‘Clash of the Flash’ a reunion of Lone Oak stars Brown, Robinson


Sophomore wide receiver Jamarielle Brown, a former Lone Oak High School standout, meets Troy quarterback and former teammate Corey Robinson this week.

M. Blake Harrison

WKU receiver Jamarielle Brown and Troy quarterback Corey Robinson refer to each other as “brother.” 

Brown moved in with the Robinson family just before the end of his sophomore year of high school and remained there until Robinson, a year ahead in school, graduated.

The Lone Oak High School graduates helped kick-start a winning tradition there, beginning with the 2007 season. The Purple Flash, who won a total of 16 games from 2004-2006, finished at 14-1 and didn’t lose a game until the state championship.

“I think the boys wanted to focus on getting together and developing a relationship on and off the field,” said Kenny Robinson, Corey’s father. “It worked out to be a pretty productive year for both of them.”

Brown, then a junior, caught 28 of Corey Robinson’s national-record 91 touchdowns during his senior campaign. Brown’s mark tied the Kentucky state record.

Lone Oak’s success worked to Robinson and Brown’s advantage off the field, too. 

The night before a preseason scrimmage, Robinson’s dad grilled steaks for dinner. Results from the next night were so spectacular that the boys brokered a deal with “Pops.” A win on Friday meant a steak the following Thursday.

Kenny Robinson prepared 14 steak dinners in all. Because the team left town on Wednesday before the championship that Saturday, there was no steak dinner that week. 

Corey Robinson will on Saturday lead Troy to Bowling Green to face Brown and WKU, the closest the duo has played to Lone Oak since beginning their collegiate careers. 

WKU has in turn crafted the “Clash of the Flash” promotion, which allows fans of the pair to purchase unlimited $6 tickets in Section 332. Nearly 200 tickets had been spoken for in the name of Clash of the Flash as of last week.

“Me and Jamarielle have always loved the fans and community at Lone Oak,” Corey Robinson said. “I still appreciate all the support we got and still get to this day.  That’s why we do it — for the fans and to be out there having a good time. I’m glad people still follow us.”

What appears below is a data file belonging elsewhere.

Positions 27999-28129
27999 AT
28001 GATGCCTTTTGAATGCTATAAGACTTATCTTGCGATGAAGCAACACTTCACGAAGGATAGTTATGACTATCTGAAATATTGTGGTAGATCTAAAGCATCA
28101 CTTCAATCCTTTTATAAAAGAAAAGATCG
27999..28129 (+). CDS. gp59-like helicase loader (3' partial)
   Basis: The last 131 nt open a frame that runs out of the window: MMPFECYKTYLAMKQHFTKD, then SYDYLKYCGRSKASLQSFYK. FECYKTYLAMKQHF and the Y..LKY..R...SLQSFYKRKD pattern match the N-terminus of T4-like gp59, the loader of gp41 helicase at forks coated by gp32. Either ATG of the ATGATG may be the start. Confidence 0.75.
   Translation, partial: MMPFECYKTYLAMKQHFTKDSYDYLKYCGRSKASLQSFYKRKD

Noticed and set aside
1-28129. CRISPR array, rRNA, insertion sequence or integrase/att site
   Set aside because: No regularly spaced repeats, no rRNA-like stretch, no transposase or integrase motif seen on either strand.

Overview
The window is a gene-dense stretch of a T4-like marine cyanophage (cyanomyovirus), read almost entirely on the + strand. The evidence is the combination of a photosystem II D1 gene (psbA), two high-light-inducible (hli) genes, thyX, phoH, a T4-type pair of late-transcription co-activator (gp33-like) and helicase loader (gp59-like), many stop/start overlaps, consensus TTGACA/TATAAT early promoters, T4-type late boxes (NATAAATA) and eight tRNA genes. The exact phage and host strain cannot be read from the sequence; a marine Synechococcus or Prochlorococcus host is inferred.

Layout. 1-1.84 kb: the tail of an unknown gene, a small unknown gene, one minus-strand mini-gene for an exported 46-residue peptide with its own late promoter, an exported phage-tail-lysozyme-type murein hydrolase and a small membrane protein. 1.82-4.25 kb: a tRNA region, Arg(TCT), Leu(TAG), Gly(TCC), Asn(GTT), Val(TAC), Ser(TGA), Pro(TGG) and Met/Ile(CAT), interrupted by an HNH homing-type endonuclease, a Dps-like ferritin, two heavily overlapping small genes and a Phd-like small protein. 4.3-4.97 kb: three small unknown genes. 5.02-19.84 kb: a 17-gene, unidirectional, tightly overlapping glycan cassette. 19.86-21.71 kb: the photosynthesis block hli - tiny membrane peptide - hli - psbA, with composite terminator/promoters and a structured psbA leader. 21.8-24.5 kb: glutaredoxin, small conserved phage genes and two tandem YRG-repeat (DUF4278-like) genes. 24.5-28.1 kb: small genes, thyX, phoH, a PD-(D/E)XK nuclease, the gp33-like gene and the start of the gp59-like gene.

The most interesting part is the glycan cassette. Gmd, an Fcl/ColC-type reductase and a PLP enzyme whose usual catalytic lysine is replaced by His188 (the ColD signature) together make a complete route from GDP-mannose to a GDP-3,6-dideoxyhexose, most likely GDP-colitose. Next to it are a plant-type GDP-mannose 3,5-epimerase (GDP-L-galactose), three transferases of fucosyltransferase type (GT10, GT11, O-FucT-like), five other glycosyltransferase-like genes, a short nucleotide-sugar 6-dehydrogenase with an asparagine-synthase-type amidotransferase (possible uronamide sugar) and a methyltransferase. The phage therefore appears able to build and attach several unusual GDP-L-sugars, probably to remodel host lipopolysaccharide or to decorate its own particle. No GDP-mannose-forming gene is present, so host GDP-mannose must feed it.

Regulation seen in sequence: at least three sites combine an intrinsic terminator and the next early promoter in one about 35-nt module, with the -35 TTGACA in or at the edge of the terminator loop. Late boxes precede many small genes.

Brown said all he and Robinson ever talked about was starting a dynasty.

“After showing people that we could do it, I feel like the whole community bought in,” Brown said. 

Lone Oak offensive coordinator Elliot Treece said that four years removed from the record-breaking season, people still ask about Brown and Robinson almost every day.

“That was the year that Lone Oak became hooked on football, and those two guys played a huge role in that,” Treece said.  “It’s really exciting for Lone Oak as a high school and a community to be able to sit back and see those guys on TV and say that we got to see that.”

Brown said he recognizes that Lone Oak did a lot for him, and considers the continued support a blessing. 

Lone Oak ties aside, Corey Robinson’s dad said he expects the players’ competitive sides to emerge before game day.

“I’m sure before next week they’ll definitely be aggravating each other,” he said.

Both Brown and Robinson made it clear that winning the game is the top priority. 

WKU needs a win Saturday to boost its bowl hopes and maintain a shot at claiming a share of the Sun Belt championship with Arkansas State. 

Even so, Robinson said the personal bond between he and Brown will be present.   

“We love each other to death,” he said. “I’d still do anything for him and I still root him on and wish him the best in every situation.”